Why didn’t anyone speak up? How silence often results in failure.

“Let’s reach a consensus on what we should do next.”

All of us have heard this phrase – or something similar – from a group or team leader.  And what’s not to like about this approach?  After all, collaboration and cooperation are essential for a team to be effective.  Unfortunately, there are times when a group can have an apparent consensus view and later regret the outcome of their collective decision. In 1974, Dr. Jerry Harvey, a professor of management science at George Washington University, introduced the term Abilene Paradox to explain this group behavior.speak up

The Abilene Paradox involves a common breakdown of group communication in which each member mistakenly believes that their own preferences are counter to the group’s.  As a result, no objections are raised.  Some common phrases linked to the Abilene Paradox are to not “rock the boat” or to “go along to get along.”

This phenomenon is explained by theories of social conformity and influence, which suggest people are often very averse to acting contrary to the trend of a group. According to Harvey, the phenomenon may occur when people experience action-anxiety.  People are concerned that the group could express negative attitudes towards them if they do not go along.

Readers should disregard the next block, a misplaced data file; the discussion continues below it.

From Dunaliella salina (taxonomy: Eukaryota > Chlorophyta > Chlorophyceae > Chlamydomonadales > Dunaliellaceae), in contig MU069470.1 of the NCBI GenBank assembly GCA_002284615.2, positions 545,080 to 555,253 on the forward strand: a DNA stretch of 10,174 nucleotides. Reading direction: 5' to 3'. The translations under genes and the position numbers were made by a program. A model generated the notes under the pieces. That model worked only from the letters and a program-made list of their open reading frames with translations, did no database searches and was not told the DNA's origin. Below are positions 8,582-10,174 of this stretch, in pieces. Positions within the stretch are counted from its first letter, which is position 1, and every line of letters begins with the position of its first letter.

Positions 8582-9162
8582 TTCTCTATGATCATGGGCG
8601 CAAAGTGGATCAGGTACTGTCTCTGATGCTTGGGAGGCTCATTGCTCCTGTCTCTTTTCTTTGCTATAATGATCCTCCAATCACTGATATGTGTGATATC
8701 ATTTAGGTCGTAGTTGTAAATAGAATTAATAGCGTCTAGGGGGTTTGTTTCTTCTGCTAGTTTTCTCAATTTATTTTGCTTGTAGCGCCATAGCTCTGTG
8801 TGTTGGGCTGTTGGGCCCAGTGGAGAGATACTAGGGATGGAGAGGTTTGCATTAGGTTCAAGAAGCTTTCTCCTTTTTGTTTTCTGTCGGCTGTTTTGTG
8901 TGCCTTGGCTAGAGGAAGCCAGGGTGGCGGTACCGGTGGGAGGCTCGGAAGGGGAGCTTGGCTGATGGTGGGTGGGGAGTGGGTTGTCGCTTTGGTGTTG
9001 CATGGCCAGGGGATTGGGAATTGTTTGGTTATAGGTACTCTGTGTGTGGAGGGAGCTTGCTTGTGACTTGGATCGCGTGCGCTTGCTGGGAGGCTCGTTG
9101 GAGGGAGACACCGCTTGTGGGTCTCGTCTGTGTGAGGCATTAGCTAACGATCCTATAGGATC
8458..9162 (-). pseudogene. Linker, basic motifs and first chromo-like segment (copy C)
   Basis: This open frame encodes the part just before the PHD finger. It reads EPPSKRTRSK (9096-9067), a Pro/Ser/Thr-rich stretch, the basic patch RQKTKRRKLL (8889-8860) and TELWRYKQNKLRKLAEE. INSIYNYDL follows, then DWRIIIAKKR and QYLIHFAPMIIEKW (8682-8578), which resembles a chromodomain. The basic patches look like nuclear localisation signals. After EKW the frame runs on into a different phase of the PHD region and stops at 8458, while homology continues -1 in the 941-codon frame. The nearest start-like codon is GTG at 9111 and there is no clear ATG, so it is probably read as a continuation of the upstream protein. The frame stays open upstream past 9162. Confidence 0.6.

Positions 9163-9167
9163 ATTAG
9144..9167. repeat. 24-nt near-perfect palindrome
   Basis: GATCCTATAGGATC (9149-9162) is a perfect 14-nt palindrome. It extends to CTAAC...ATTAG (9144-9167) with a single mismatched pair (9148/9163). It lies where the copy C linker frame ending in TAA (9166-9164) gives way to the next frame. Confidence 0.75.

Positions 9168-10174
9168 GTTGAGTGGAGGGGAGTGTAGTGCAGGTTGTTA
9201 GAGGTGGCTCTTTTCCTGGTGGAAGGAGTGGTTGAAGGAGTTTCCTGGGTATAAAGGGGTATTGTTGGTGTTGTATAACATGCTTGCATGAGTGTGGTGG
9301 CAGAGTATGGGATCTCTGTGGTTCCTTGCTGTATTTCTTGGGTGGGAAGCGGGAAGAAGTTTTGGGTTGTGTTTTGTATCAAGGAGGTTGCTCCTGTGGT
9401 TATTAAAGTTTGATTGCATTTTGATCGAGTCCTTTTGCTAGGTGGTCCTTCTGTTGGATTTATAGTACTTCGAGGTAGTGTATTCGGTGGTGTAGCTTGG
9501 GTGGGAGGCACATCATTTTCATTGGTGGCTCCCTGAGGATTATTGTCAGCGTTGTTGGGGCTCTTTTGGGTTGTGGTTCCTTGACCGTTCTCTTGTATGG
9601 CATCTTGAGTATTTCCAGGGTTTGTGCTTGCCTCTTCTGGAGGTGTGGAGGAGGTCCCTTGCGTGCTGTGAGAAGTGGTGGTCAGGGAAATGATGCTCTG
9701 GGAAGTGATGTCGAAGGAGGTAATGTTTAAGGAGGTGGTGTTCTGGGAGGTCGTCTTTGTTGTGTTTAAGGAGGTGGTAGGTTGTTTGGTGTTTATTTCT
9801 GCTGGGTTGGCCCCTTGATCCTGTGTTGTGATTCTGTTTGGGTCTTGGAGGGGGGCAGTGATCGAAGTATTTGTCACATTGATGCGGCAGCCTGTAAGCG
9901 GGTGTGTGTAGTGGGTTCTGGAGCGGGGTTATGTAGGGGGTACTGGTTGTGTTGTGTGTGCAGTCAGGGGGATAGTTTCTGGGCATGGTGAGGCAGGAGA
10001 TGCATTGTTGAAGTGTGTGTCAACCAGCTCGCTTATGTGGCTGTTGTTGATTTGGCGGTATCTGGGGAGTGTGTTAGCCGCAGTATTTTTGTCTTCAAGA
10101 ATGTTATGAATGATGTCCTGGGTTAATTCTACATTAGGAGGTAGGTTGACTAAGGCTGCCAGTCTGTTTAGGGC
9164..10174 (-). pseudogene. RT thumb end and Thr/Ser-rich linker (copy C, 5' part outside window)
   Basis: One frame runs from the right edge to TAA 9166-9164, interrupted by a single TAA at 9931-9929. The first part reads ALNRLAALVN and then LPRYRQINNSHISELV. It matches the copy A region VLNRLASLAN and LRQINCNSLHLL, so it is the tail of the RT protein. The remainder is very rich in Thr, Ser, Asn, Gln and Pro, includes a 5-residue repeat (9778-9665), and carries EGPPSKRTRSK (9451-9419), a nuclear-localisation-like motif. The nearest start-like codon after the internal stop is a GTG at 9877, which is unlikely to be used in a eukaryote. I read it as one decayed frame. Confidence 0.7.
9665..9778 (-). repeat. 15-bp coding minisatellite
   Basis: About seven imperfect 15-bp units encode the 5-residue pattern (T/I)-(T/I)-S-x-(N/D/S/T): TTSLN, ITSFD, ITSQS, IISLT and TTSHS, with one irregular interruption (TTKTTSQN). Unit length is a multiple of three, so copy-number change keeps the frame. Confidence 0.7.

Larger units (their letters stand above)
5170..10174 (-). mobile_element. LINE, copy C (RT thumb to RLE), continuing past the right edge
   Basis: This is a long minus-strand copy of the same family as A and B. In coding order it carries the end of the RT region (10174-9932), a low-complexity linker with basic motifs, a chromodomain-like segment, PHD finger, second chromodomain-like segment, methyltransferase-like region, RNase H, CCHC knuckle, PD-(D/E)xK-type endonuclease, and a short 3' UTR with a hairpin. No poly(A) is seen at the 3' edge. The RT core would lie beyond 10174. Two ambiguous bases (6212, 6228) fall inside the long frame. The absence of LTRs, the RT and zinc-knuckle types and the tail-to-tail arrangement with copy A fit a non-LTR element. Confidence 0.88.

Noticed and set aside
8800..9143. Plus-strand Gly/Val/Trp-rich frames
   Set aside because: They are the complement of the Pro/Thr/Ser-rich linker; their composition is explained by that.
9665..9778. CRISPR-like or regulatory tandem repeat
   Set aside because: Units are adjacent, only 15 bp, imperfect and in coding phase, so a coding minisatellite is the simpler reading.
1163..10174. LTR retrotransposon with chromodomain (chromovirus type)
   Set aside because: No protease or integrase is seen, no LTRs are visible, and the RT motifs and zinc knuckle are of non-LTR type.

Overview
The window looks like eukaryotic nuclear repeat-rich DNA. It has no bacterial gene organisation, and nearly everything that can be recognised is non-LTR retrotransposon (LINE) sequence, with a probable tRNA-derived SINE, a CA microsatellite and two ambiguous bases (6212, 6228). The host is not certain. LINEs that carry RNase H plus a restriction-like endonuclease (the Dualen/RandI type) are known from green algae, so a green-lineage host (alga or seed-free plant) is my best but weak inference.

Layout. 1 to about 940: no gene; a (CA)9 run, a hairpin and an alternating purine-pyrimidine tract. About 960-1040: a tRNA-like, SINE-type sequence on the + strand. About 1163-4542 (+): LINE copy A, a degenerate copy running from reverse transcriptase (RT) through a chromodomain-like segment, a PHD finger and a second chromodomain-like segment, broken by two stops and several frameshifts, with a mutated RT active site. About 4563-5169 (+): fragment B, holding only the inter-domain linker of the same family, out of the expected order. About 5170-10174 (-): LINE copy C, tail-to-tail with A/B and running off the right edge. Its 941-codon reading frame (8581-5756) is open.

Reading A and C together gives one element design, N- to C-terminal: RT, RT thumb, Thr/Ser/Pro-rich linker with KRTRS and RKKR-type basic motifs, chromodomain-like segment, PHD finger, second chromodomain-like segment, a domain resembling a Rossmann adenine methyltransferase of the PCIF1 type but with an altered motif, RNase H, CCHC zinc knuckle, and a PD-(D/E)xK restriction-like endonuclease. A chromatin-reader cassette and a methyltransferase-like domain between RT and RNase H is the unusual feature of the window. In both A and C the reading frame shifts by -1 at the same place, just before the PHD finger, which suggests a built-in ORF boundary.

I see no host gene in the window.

The name of this group behavior is derived from an incident that Harvey recounts in his article published in Organizational Dynamics.  A summary of the story is given below.

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Translation Project or Replication Project?

An improvement project has just been completed at one of your sites.  As the team provides their final report out to the sponsor, they highlight a number of ways the project was successful:

  • The process improvements have resulted in work that is faster and easier.
  • It takes fewer resources and adds more value.
  • The hard savings are significant.
  • The new work methods reduce the risk of injury.

Wonderful!

At the end of the presentation, the sponsor turns to you and says, “Let’s replicate this same project at the other five sites.  There’s no reason we can’t garner the same benefits by simply implementing these same changes, right?”

Why there is no such thing as identical processes

translation projectIf only we could copy the project and create a blueprint, then another team could put these identical changes in place.    All we need to do is determine the process steps that were followed and provide detailed documentation to the implementation team. With this road map, it should be a straightforward task.

Unfortunately, true project copying or replication is uncommon. Why?

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